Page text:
The complexity of equity-based compensation has never been more extreme.  In public companies the mix of stock options, restricted stock units, restricted stock awards performance share units,  and stock appreciation rights (cash-settled and stock-settled) presents difficult analytical challenges in understanding the market.

Combinations of time-based vesting and performance-based vesting, company-specific goals and peer-relative goals, and the use of discretion by the Compensation Committee have led to a competitive landscape where no two companies seem to have the same long-term incentive program.  And in private companies, the variety of design is still greater.

The days of time-vested stock options with a uniform vesting schedule (25% after one year, then monthly for 3 years) are long gone. Pre-transaction companies are experimenting with a wide variety of cash and equity-based compensation tools. The traditional metric of “percent of the company” must be interpreted across the multiple forms of equity being granted (options, restricted stock units, performance equity) and developing practices in vesting (performance conditions), liquidity opportunities, and changes to the “permanence” of equity.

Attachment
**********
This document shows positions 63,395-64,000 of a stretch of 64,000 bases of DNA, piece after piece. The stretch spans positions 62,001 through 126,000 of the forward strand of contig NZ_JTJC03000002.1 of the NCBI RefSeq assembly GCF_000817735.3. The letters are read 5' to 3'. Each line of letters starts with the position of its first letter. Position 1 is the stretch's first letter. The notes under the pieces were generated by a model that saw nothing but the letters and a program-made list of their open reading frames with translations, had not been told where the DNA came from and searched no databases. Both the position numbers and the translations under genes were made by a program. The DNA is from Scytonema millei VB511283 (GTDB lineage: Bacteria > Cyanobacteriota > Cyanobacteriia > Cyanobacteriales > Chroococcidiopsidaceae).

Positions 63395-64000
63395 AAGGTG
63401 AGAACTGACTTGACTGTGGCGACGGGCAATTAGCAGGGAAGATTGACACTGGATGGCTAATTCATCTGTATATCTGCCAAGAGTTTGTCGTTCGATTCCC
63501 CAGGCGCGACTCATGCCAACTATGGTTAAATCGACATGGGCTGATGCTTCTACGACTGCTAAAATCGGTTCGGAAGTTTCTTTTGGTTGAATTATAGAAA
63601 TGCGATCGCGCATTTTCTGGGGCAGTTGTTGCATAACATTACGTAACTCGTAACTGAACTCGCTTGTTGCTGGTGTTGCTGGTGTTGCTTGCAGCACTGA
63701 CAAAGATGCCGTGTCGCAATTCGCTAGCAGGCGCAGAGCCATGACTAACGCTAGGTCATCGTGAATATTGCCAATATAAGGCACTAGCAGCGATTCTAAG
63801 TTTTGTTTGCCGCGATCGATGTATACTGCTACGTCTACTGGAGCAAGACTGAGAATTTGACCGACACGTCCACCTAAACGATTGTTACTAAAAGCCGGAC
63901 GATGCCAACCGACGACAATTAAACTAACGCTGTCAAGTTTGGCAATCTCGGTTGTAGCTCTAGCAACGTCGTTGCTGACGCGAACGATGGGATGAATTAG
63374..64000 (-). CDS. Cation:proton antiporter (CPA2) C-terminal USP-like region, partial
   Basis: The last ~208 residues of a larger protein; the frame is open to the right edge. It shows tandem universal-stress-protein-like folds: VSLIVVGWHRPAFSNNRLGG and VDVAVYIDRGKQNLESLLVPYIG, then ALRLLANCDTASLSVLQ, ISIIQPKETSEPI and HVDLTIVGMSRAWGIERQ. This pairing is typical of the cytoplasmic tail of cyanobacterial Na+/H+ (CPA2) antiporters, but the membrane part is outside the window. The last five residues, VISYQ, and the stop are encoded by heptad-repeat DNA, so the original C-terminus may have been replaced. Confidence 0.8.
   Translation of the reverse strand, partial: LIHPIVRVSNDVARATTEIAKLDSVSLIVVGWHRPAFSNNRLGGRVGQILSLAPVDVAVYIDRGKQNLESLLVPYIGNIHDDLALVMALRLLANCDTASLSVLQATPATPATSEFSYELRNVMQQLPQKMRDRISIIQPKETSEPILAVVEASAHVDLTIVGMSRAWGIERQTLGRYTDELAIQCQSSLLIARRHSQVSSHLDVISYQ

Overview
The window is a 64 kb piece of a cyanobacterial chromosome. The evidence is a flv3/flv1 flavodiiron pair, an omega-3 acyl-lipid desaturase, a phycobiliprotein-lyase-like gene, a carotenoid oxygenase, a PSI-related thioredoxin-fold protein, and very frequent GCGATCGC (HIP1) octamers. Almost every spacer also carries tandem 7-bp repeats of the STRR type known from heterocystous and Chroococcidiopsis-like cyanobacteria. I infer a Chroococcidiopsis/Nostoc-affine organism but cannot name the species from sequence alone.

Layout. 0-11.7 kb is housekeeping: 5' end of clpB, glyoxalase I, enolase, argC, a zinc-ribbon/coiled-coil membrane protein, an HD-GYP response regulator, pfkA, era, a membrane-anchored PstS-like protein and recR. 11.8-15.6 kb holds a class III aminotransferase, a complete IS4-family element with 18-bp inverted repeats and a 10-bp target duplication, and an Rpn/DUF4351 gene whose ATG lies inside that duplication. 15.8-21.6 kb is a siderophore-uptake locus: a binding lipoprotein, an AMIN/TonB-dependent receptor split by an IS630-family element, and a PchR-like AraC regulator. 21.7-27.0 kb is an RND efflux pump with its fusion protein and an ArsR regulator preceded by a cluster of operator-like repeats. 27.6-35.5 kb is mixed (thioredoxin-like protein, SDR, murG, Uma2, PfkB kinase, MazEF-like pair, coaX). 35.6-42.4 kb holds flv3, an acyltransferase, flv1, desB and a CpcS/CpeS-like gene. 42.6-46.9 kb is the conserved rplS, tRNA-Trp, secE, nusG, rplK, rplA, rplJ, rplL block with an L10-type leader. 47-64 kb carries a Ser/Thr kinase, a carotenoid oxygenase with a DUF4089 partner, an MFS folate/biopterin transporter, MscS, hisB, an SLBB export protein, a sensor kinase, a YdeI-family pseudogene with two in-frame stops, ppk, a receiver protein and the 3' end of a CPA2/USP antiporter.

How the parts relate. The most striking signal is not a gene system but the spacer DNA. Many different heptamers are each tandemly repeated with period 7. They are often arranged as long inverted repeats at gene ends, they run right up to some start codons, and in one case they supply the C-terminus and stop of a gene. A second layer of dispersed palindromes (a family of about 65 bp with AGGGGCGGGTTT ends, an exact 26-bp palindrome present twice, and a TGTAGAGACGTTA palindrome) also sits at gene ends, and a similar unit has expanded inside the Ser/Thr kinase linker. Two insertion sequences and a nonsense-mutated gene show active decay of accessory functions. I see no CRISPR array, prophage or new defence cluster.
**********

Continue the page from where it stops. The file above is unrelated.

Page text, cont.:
Private companies share a variety of characteristics presenting a challenge for long-term incentive program design.
Twenty years ago, companies used primarily stock options, occasionally restricted stock awards, and rarely had performance conditions on awards.  Today, we see the use of performance-based options, time-vested options, restricted stock awards, restricted stock units (RSUs), performance share units, and cash-based long-term incentives.  Most peer group analyses yield the surprising result that every company is different.

Making it more difficult, these get combined into a single “long-term incentive” dollar amount which most consultants and analysts treat as a comparable number – $1 million in Black-Scholes value of stock options is equal to $1 million of RSUs.  Most executives and employees will tell you that is not true.

Twenty years ago, a survey of vesting schedules used would show one of three of four common schedules was used by 80% or more of companies.  Today, the typical peer group analysis shows that in a group of 20 companies, 30 or 40 different vesting schedules are being used.  Few analysts delve into this detail of plan design, and most consultants treat equity awards with different vesting schedules as the same.  $100,000 of RSUs with incremental 3-year annual vesting is the same as $100,000 of RSUs with 4-year cliff vesting – but they’re not.  Does your analysis capture these important differences?  Ours does.

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